What Do You Say?

First, I had to get home addresses for each of the paralegals from our human resources department. That was easy enough. Then, I went to a Papyrus store to pick out six different thank you cards. I love card shopping so that was easy as well.

Then, I hit a roadblock. What was I going to say? It was surprisingly difficult to formulate my thoughts. A card with a thought like "Thanks for all your work and I can’t believe you were laid off!" did not exactly seem uplifting. When something bad happens to a colleague, like getting fired, the desire to reach out is at least equal to the desire not to create an uncomfortable situation. And it’s not exactly clear how to accomplish the first goal, without fomenting the other.

In the end, I wrote a very brief note to each person. I thanked them for their work on various cases. I said that they were missed, and that we all felt the loss of their skill and support. I asked them to stay in touch and told them they could always count on me for a great reference. Then, with some trepidation, I mailed the cards. I am so glad I did it, because I needed to acknowledge their work and say farewell.

The results? Two people emailed me to say thanks. We agreed to stay in touch and now I have their email addresses to do so. Another sent me an invitation via Linked-in so we can stay in touch that way. One person called to ask if I would write a letter of reference for a graduate program – which I was glad to do. All four paralegals who responded were glad to hear from me. I have not heard anything from the other two paralegals, but that is all right. Maybe someday they will want to reach out, and if they do, they know I will respond.

February Resolution Conclusion

I was not thinking about networking when I sent out these thank you cards. I just wanted to treat my former colleagues with the respect they deserved, and to let them know I appreciated them. It wasn’t until I received the Linked-In invitation from one paralegal that it hit me – staying in touch with people who are laid off is networking, too. I hope I do not have any more reasons to send out similar thank you cards this year, but if so, I will not hesitate to reach out.

Also, I encourage you, if you have colleagues who have been laid off, to think about how you can network with them as well.

Possible Upcoming Resolutions:

Schedule one lunch a week with legal professionals not at my firm.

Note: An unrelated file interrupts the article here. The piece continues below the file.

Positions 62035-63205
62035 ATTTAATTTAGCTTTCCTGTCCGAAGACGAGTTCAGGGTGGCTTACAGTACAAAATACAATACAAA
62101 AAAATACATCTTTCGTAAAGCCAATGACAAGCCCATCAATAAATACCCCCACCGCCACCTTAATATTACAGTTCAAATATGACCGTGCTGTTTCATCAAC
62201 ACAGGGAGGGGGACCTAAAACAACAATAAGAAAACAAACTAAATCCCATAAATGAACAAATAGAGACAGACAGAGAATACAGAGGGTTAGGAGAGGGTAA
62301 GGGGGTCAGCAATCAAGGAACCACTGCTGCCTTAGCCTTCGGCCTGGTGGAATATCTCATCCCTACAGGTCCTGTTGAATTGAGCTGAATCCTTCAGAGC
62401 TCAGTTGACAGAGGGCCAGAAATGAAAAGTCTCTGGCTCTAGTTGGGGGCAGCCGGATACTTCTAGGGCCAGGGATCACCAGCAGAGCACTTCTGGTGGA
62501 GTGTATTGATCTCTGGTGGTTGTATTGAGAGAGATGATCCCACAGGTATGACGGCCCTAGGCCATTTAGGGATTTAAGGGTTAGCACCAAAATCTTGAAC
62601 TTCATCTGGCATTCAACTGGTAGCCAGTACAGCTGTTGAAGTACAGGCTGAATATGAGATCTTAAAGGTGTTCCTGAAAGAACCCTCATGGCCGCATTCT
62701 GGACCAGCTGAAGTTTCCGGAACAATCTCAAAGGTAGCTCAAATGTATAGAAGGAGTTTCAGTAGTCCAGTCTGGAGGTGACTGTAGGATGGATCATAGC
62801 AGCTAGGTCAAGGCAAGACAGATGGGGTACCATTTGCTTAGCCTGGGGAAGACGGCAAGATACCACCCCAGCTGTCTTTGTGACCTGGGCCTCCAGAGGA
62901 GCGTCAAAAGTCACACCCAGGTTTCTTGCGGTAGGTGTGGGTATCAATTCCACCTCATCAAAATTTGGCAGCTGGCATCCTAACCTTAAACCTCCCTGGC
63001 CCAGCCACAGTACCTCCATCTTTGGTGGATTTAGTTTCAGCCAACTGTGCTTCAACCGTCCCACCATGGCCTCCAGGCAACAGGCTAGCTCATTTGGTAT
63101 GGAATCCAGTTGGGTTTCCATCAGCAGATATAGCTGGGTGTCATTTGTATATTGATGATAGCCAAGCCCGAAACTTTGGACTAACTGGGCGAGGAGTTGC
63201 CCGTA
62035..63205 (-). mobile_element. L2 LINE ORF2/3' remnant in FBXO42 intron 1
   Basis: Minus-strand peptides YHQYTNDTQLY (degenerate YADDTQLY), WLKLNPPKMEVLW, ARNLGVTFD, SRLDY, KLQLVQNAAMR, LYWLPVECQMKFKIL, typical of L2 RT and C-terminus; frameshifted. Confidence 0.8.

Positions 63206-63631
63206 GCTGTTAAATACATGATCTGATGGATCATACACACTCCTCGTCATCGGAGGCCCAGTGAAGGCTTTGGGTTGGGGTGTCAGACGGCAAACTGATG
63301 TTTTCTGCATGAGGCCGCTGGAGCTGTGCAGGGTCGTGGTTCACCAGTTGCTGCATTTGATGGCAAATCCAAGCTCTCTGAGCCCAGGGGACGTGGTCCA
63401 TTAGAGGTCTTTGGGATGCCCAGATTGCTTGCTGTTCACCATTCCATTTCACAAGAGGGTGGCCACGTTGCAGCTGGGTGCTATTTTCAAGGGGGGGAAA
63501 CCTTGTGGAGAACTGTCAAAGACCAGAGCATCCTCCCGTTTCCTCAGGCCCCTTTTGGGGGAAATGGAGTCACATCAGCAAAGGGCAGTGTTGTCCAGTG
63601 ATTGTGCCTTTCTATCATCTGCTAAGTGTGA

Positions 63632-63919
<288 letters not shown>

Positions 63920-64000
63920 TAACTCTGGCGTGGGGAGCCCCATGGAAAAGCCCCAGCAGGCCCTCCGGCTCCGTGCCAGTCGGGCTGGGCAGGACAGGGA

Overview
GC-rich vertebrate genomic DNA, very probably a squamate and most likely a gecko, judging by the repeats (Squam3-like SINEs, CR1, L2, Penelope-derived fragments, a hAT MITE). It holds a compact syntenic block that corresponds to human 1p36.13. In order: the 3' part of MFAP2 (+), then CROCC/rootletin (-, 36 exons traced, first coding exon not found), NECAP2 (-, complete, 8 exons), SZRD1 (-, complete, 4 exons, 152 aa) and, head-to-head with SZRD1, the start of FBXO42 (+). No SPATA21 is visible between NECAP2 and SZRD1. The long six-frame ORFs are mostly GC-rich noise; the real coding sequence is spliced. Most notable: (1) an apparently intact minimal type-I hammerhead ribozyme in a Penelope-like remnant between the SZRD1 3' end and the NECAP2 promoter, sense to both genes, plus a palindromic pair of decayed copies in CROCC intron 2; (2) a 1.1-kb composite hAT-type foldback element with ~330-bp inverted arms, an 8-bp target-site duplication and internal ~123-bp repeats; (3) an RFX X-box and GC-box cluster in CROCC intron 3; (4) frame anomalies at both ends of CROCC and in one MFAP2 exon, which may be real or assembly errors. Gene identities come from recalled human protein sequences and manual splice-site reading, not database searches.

Try to meet five new people at a professional lunchtime event.

Create a list of my professional contacts and email, call, or write three people from that list every week.

Attend a networking event…without a buddy.

Propose and present a CLE program.



I definately don’t want to sound harsh but your post has made me want to remind  you to also network internally.  It is said so often that it is almost cliche but associates have two sets of clients—your clients that use your legal services and pay the firm for it by the hour and partners and senior attorneys within your office that also use your legal services.  It is important to maintain relationships with each of these existing client bases and then, of course, you must also network outside of these groups to get more of the sort of clients that pay.
In order to network among your internal clients, you’ve got to get out of your office, get to lunch meetings, attend after hours "social" events and generally be seen.  You are probably already doing internal networking but if not, I hope that your need to get comfort regarding the layoffs wasn’t one of the only times you’ve had something to talk to your practice group leader about.  You said that you are usually nervous to talk to the practice group leader, which makes me think that this may not have been the best thing to require their attention on if your interactions are limited. 
Now this will sound harsh, but one of the things that makes partners crazy is associates that feel entitled to anything from them.  This sense of entitlement is partly a generational issue and also partly due to organizations that fuel it like abovethelaw and NALP.

Impey Biggs

Thanks for your candid comments- it made me realize that I should have been more clear about the source of my nervousness in talking to my practice group leader. I actually work closely with her on a couple cases so we have regular contact. My nervousness stemmed from that fact that I am nervous talking to her about “personal” issues as opposed to work.  I was not asking “Why did you fire these people?” but “Can I just talk to you about the night staff? I am really bummed that they were let go.” Her response was generous and helpful.